How To Improve As A Beginner#2 - Learn from Morphy
Morphy against Johann Löwenthal

How To Improve As A Beginner#2 - Learn from Morphy


Good day to you all boys and girls, ladies and gentlemen!

Today I want to delve into the romantic era of chess, and extract some combinations and ideas, that are relevant even in this 'chess-engine sacrificial-snobbery' era. So, who is better to turn to than the legend Paul Morphy. I am sure many of you are aware of who this guy was, but for those of you who aren`t, I will give a short summary in the next two paragraphs.

In 1837 (22nd June), Morphy was born into a wealthy family of New Orleans. From a young age, and having had no tuition, he became an extremely strong player - a prodigy even, learning the game by watching his father and uncle play. At 12 years, he defeated a travelling Hungarian master (Johann Löwenthal), as seen in the main picture (Morphy is on the left). In 1857, Paul was cajooled into playing in the 1st American chess congress, taking place in New York, and he prevailed as the clear winner, easily winning all his games, against America`s best players. He was then declared the champion of America.

Morphy was so talented at chess and understood the game to such a degree, that he wasn`t interested at recieving prizes (he wasn`t money motivated), for example when he beat Löwenthal, he won a stake of $100, but in response, he presented Johann with a $120 valuable piece of furniture, since he knew that Johann had to make a living through chess. He was very generous it seems, and this was reflected in his sacrificial attitude in playing chess. His investments paid off. There is a sad ending though: Morphy retired his chess career young, without having another human on the planet, who could give him resistance in a game - Staunton hid away from the humiliaion of being anhilated by Morphy - his career in law never went anywhere, and he became unemployed, having lost interest in chess; he then went mad, and was found dead in his bathtub at the age of 47, having perished from a stroke.

This game was played blindfolded, in a simul, which adds to the impressiveness:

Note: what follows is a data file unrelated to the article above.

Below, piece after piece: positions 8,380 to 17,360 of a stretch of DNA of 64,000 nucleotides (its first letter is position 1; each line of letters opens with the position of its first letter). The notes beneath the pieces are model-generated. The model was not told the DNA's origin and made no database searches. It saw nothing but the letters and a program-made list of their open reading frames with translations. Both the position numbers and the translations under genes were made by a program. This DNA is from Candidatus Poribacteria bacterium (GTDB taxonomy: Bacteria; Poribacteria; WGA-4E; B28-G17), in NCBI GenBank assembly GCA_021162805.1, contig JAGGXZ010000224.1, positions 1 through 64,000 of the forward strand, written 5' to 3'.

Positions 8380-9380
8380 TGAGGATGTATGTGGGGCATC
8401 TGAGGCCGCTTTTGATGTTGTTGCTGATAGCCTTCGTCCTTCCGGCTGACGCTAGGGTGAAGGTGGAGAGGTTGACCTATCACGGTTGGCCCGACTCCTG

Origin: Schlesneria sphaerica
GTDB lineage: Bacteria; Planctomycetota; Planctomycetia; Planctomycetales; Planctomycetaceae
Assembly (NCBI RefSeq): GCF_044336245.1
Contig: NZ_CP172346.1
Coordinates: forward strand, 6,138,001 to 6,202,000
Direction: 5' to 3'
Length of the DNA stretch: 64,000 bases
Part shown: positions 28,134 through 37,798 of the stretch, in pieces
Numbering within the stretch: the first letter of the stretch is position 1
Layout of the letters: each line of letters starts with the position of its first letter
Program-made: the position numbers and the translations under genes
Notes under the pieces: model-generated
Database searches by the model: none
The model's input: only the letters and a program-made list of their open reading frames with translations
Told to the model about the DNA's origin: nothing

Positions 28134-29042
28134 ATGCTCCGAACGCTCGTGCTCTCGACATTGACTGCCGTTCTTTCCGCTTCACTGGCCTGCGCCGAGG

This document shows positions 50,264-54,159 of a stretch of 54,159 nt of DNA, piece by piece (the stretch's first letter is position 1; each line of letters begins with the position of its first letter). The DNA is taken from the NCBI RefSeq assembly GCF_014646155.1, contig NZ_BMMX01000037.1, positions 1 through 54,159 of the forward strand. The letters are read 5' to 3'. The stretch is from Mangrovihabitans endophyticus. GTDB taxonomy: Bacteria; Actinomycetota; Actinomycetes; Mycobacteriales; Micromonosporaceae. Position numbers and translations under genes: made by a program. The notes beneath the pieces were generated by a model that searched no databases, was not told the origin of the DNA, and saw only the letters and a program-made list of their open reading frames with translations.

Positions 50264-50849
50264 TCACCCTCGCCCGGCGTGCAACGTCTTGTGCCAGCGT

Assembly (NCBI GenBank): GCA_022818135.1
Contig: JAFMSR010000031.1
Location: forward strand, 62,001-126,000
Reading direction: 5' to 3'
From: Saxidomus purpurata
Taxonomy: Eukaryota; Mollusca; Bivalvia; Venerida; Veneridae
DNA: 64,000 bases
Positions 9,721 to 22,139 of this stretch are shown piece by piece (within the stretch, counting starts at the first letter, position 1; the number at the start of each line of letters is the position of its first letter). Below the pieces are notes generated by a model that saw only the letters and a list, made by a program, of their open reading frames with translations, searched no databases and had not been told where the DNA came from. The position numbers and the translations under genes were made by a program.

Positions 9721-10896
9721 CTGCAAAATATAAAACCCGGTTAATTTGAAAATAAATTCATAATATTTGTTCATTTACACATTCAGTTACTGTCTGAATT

But first, before you see the game, I want to show you the amazing checkmate combination, try to figure it out for yourself. To improve, you must challenge yourself, and it is not an easy puzzle:

Hint: Checkmate is the most important aim, this comes above material, so don`t be afraid to 'sacrifice' pieces.


If you want to click on the little light bulb icon, on the bar along the bottom, then that is up to you, but it isn`t really in the spirit of 'romantic chess', which was about 150 years before chess engines became popular.


 Opening Ideas to take away

Concise summary
  • Don`t be afraid to sacrifice material, in order to gain an attacking position. Once you have sacrificed, you must then follow through right until checkmate - throw more wood on the fire!
  • Castle early in these e4 gambity openings, so you can get a rook to e1.
  • Develop rapidly, even at the cost of material, placing your pieces on the most aggressive squares.
  • In these structures, e5 is a great way to generate an attack on the kingside.
  • Prevent your opponent from castling; in the middle of the board, their king is much more exposed to attacks from all angles.
  • When there is no immediate win, bring in your reinforcements.
  • Checkmate is the ultimate aim. Don`t get fixated on the material difference; who cares if they are two pawns and a rook up, when their position is crumbling to dust.

I hope you have learned something, if not simply found this interesting. I know that I have definitely learnt, by looking at a game played by a chess mastermind.

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Until next time, bye!